doi:10.1093/alcalc/agn051
PMCID: PMC2724858  PMID: 18567916
10.  Combined Neuroimaging, Neurocognitive and Psychiatric Factors to Predict Alcohol Consumption Following Treatment for Alcohol Dependence 
Aims: Resumption of hazardous drinking after treatment is common in alcohol use disorders (AUD). This study examined the ability of multimodality magnetic resonance, neurocognitive, psychiatric and demographic, to predict alcohol consumption after treatment for AUD. Methods: Seventy treatment-seeking participants completed 1.5T magnetic resonance studies, yielding regional gray matter (GM) and white matter (WM) surrogate markers of neuronal integrity (N-acetylaspartate: NAA) and cell membrane turnover/synthesis (choline: Cho), assessment of major psychiatric disorders and comprehensive neurocognitive assessment after ∼1 month of abstinence. Participants were followed up 6–12 months after treatment and classified as Abstainers (no alcohol consumption; n = 26) and Resumers (any alcohol consumption; n = 44). Abstainers and Resumers were contrasted on various outcome measures, and those that significantly differed between groups were entered as factors in a logistical regression model to predict drinking status at follow-up. Results: The following variables were independent predictors of resumption of drinking: temporal GM NAA, frontal WM NAA, frontal GM Cho, processing speed and comorbid unipolar mood disorder. With each standard deviation unit decrease in temporal GM NAA, frontal WM NAA, frontal GM Cho and processing speed, the odds of resumption of drinking were increased 3.1, 3.3, 6.4 and 14.2 times, respectively. Diagnosis of a unipolar mood disorder was associated with 14.5-fold increased odds of resumed drinking. Conclusions: The findings suggest that Resumers, relative to Abstainers, demonstrated greater abnormalities in anterior frontal-subcortical circuits involved in mood and behavioral regulation, and development and maintenance of alcohol use disorders, The magnetic resonance-derived variables used in this study may provide additional information regarding the prediction and neurobiological correlates of resumption of hazardous drinking.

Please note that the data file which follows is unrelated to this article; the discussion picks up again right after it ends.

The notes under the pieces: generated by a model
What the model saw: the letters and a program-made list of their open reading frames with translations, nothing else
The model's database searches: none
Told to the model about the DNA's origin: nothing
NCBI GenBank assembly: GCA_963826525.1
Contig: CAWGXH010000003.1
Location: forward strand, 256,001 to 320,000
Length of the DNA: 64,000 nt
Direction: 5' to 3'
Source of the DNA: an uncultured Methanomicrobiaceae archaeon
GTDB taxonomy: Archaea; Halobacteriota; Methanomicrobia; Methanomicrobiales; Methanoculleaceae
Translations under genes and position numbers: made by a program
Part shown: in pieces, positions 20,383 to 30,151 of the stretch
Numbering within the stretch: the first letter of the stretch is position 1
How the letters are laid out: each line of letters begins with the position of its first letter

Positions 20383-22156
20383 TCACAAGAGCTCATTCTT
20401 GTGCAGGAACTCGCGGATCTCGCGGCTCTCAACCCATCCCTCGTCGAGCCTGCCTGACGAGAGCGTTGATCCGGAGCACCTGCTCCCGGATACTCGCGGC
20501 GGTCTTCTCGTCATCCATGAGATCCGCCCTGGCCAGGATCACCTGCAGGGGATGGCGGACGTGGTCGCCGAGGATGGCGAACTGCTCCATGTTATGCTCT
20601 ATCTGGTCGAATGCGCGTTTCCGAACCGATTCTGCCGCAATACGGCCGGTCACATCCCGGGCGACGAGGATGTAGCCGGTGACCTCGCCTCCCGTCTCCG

doi:10.1093/alcalc/agn078
PMCID: PMC2720770  PMID: 18818189
11.  The Self-Rating of the Effects of Alcohol Questionnaire as a Predictor of Alcohol-Related Outcomes in 12-Year-Old Subjects